In Gettysburg, don't fail to take in the South Carolina monument. It claims, "Abiding faith in the sacredness of states rights provided their creed here" — a statement true about 1965, when it went up, but false about 1863. After all, in 1860, South Carolinians were perfectly clear about why they were seceding, and "states rights" had nothing to do with it. South Carolina was against states’ rights. South Carolina found no fault with the federal government when it said why it seceded, on Christmas Eve, 1860. On the contrary, its leaders found fault with Northern states and the rights they were trying to assert.

The vaccine trial that Vice President Mike Pence kicked off in Miami on Monday gives the United States the tiniest chance of being ready to vaccinate millions of Americans just before Election Day.

It’s a possibility that fills many public health experts with dread.

For too long, a culture of American exceptionalism has been a barrier to the implementation of policies that have improved public safety around the globe. Now, the United States’ capacity to heal as a nation could very well depend on its willingness to listen and learn from the rest of the world.

In 2014, ProPublica published one of the most comprehensive analyses to date of racial disparities in deadly police encounters. Its examination included detailed accounts of more than 12,000 police homicides between 1980 and 2012, drawn from the FBI’s Supplementary Homicide Reports. During this three-decade period, ProPublica found that young Black men were 21 times as likely to be fatally shot by law enforcement as were their white peers. 

On rare occasions, typically after a city has been embroiled in years of scandal, the federal government and a municipality might enter into a consent decree, which allows the Department of Justice to monitor the activities of a particular agency and shepherd any necessary reforms. Such oversight is considered an exceptional step in the United States; in the safest countries in the world, it is the norm.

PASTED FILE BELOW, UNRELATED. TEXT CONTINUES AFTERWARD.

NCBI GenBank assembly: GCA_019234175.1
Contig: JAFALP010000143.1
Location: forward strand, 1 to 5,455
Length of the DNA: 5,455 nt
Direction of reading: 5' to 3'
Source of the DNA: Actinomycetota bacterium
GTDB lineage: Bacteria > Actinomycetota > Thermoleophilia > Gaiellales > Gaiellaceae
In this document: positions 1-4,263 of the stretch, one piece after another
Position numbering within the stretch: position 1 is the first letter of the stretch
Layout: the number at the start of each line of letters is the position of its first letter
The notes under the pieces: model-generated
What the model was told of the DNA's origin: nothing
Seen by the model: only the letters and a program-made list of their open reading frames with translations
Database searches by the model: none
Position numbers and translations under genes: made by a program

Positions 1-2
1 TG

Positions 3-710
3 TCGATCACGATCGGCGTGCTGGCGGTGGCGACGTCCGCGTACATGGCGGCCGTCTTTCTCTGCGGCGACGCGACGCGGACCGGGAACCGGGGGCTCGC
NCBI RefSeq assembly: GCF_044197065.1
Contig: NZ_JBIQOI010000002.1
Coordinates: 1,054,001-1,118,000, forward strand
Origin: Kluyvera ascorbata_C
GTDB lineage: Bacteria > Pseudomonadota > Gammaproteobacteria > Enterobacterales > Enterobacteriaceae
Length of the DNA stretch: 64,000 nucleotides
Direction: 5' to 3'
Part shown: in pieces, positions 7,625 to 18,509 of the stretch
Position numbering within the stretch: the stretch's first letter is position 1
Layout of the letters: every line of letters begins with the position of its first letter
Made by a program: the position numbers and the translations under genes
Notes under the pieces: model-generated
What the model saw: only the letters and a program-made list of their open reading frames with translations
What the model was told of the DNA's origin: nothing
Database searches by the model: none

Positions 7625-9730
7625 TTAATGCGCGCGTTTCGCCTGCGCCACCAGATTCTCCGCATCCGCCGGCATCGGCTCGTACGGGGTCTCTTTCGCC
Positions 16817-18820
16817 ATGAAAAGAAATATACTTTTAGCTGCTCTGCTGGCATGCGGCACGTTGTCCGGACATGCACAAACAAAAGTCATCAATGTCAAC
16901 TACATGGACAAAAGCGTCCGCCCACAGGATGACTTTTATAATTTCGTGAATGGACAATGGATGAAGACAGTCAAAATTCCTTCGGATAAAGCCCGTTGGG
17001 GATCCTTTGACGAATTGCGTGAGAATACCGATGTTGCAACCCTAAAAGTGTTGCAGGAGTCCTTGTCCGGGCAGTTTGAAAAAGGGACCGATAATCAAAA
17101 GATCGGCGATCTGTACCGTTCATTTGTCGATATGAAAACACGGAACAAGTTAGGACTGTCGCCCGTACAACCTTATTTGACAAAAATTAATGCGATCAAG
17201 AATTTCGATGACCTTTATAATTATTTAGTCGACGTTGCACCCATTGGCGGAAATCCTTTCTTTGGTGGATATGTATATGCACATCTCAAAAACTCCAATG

“Simpler times” stated Cobargo farmer Keaton Gray (55).

“At least this time we don’t have to palm off handshakes from the Prime Minister and identify our dead cattle by the melted tags on their ears.” 

Learning with myths manifests in many ways. Redundant development to accommodate learning styles, or generations. Shortened to be appropriate for millennials or the attention span of a goldfish. Using video and images for everything because we process images 60K faster. Quiz show templates for knowledge test questions because they’re more engaging. And all of these would be wrong.

Instead, mythless design starts with focusing on performance. That is, there’re clear learning outcomes that will change what people do that will affect the success of the organization. It’s not about knowledge itself, but only in service of achieving better ability to make decisions.

As the United States faces a long, uphill recovery from the COVID-19 pandemic, it would do well to consider a measure that could put its people to work, at a living wage, for the benefit of all. But a job guarantee is not a crisis measure: it must be a permanent policy, because unemployment devastates communities even when economies are relatively strong.

One thousand women on horseback: these were the roving New Deal librarians who, starting in 1935, brought books and set up libraries in some of the most remote areas of Kentucky. The women rode across 29 counties, sometimes more than 100 miles a day. And where the terrain was difficult, they dismounted their horses and carried the books on foot. Their impact was far-reaching. As one recipient put it: “Them books you brought us has saved our lives.”

About Me

Developer at Brown University Library specializing in instructional design and technology, Python-based data science, and XML-driven web development.